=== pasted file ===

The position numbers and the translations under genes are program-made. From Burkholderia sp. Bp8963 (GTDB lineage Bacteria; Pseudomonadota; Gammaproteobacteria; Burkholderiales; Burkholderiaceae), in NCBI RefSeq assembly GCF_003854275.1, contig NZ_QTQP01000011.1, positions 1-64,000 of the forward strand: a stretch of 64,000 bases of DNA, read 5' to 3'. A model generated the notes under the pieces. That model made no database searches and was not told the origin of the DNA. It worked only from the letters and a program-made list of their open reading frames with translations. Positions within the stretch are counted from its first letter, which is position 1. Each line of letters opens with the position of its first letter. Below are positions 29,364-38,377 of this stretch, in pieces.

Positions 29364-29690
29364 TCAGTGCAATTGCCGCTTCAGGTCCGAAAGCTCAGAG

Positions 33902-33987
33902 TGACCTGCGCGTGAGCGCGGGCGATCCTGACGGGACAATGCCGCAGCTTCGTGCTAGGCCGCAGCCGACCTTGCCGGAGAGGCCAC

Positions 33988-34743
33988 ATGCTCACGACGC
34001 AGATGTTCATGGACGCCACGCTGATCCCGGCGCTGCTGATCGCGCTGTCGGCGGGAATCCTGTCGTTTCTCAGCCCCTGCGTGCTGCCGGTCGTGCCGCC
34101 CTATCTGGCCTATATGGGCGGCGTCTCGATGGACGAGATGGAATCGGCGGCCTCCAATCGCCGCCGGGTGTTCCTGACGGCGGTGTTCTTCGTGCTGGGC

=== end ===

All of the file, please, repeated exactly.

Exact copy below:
The position numbers and the translations under genes are program-made. From Burkholderia sp. Bp8963 (GTDB lineage Bacteria; Pseudomonadota; Gammaproteobacteria; Burkholderiales; Burkholderiaceae), in NCBI RefSeq assembly GCF_003854275.1, contig NZ_QTQP01000011.1, positions 1-64,000 of the forward strand: a stretch of 64,000 bases of DNA, read 5' to 3'. A model generated the notes under the pieces. That model made no database searches and was not told the origin of the DNA. It worked only from the letters and a program-made list of their open reading frames with translations. Positions within the stretch are counted from its first letter, which is position 1. Each line of letters opens with the position of its first letter. Below are positions 29,364-38,377 of this stretch, in pieces.

Positions 29364-29690
29364 TCAGTGCAATTGCCGCTTCAGGTCCGAAAGCTCAGAG

Positions 33902-33987
33902 TGACCTGCGCGTGAGCGCGGGCGATCCTGACGGGACAATGCCGCAGCTTCGTGCTAGGCCGCAGCCGACCTTGCCGGAGAGGCCAC

Positions 33988-34743
33988 ATGCTCACGACGC
34001 AGATGTTCATGGACGCCACGCTGATCCCGGCGCTGCTGATCGCGCTGTCGGCGGGAATCCTGTCGTTTCTCAGCCCCTGCGTGCTGCCGGTCGTGCCGCC
34101 CTATCTGGCCTATATGGGCGGCGTCTCGATGGACGAGATGGAATCGGCGGCCTCCAATCGCCGCCGGGTGTTCCTGACGGCGGTGTTCTTCGTGCTGGGC